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Click here for more "Grab bag" entriesSome helpful articles seen recently:

  • John Newton, writing his troubled friend William Cowper, notes the hardness of the Christian life — and the grace of Christ:  “For every day shows us some new thing in the heart, or some new turn in the management of the war against us which we were not aware of; and upon these accounts, discouragements may arise so high as to bring us (I speak for myself) to the very point of throwing down our arms, and making either a tame surrender or a shameful flight. Thus it would be with us at last, if the Lord of hosts were not on our side….” [Aside”  I’ve greatly appreciated the daily quotes from “The Old Guys.”  It’s always good food for my soul.]
  • Confused about tithing?  Jesse Johnson provides a helpful overview in “Pastors and Tithing.”  He concludes:  “So in short, the concept of a tithe belongs to Israel and a theocracy. But a Christian should want to invest as much of his money as possible in eternal things, and it would seem that a good church is doing eternal work, and thus would present a good investment of the pastor’s money.”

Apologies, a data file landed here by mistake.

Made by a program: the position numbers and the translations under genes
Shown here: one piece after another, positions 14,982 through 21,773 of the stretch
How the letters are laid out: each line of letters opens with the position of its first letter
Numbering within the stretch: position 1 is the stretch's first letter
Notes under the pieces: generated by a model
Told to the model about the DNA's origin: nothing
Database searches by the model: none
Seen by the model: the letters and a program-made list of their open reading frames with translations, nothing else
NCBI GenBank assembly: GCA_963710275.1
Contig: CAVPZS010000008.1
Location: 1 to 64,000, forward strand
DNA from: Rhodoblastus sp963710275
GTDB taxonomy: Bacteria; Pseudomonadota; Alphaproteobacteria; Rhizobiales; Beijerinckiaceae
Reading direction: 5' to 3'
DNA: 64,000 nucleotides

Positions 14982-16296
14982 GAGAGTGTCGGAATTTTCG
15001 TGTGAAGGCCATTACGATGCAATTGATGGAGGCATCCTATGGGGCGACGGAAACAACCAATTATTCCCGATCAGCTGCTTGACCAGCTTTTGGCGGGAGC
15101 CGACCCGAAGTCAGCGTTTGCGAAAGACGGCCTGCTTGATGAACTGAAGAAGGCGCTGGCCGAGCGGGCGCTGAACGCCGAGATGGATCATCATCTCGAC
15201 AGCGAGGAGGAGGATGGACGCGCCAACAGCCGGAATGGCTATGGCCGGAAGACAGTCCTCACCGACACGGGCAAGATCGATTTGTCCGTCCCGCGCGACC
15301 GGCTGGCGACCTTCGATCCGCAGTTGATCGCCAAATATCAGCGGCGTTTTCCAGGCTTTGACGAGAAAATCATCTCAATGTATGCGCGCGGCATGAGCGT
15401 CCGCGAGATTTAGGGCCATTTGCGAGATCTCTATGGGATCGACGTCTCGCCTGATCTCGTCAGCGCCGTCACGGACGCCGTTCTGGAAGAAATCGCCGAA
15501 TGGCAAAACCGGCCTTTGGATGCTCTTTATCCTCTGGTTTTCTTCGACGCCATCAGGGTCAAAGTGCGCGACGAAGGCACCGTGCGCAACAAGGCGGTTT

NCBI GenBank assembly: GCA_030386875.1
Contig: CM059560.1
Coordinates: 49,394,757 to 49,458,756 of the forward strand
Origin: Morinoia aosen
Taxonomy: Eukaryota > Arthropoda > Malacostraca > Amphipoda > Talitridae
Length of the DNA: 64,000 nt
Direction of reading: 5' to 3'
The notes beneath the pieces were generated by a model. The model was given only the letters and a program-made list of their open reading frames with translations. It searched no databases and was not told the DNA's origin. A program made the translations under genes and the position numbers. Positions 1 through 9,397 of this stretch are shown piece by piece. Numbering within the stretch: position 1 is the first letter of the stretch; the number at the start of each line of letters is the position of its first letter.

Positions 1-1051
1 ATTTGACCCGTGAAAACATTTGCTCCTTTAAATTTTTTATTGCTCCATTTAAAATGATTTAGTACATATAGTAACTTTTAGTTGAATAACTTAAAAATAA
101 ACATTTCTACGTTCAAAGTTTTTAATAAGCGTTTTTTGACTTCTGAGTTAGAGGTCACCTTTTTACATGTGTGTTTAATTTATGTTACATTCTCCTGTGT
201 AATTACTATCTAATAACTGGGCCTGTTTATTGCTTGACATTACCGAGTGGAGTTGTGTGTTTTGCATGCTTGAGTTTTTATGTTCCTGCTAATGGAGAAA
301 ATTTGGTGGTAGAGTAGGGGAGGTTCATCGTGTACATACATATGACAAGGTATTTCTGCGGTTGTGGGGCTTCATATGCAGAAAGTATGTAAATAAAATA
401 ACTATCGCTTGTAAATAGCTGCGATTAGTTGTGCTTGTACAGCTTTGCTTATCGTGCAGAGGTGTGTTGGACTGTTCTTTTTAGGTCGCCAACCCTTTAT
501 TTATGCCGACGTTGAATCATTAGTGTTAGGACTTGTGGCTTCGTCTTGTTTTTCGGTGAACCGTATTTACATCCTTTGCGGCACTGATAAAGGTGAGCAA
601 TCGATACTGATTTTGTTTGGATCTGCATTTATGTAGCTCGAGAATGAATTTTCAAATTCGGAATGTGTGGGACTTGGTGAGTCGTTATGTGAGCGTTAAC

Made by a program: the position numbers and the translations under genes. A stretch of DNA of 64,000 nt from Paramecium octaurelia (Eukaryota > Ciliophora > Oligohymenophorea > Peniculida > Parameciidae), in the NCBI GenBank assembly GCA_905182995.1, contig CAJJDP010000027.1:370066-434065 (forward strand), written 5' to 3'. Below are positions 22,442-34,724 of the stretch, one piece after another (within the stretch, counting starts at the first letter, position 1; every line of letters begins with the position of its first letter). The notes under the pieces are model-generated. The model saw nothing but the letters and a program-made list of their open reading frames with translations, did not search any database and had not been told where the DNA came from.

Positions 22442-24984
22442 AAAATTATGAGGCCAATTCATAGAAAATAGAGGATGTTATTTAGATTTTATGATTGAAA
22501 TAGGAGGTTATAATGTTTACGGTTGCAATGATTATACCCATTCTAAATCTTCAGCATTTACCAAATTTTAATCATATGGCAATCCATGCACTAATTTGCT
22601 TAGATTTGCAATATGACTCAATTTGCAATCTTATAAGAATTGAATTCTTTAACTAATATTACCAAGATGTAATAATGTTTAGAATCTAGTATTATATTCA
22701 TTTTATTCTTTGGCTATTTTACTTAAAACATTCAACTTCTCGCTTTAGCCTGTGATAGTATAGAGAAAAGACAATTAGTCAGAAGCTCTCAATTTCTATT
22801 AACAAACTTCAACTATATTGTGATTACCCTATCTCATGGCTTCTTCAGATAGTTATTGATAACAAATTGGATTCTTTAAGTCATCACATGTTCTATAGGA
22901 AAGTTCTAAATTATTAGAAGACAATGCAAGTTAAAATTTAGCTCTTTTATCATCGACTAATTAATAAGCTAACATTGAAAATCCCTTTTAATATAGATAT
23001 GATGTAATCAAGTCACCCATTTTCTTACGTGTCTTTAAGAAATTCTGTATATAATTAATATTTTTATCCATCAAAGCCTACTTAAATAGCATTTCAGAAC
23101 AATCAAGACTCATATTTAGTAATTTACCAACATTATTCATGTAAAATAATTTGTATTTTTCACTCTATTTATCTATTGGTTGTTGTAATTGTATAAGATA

• Are you struggling with anxiety and worry?  David Powlison says you need a game plan:  “Do you want to hear a good description of what happens with anxiety? ‘A man who has no control over his spirit is like a city broken into and without walls.’ That’s Proverbs 25:28. How do you get a grip when barbarians are rioting in the streets of your mind? Terrorist attackers, a gang of criminals, suicide bombers, cities invaded, fires everywhere, a lion in the street, chaos. Your mind loses its grip. Fear and anxiety have taken over. Nothing’s safe or certain. Anxiety is a universal human experience, and you need to approach it with a plan.”
  • Lit! looks like an interesting book — how to read “Christianly.” I’ve not read it, but I’ve seen several positive reviews of it, including this one.
  • We’re a couple of weeks past Reformation Day, but Justin Taylor’s, “Introducing the Reformation” is still worth reading as an overview of this important event.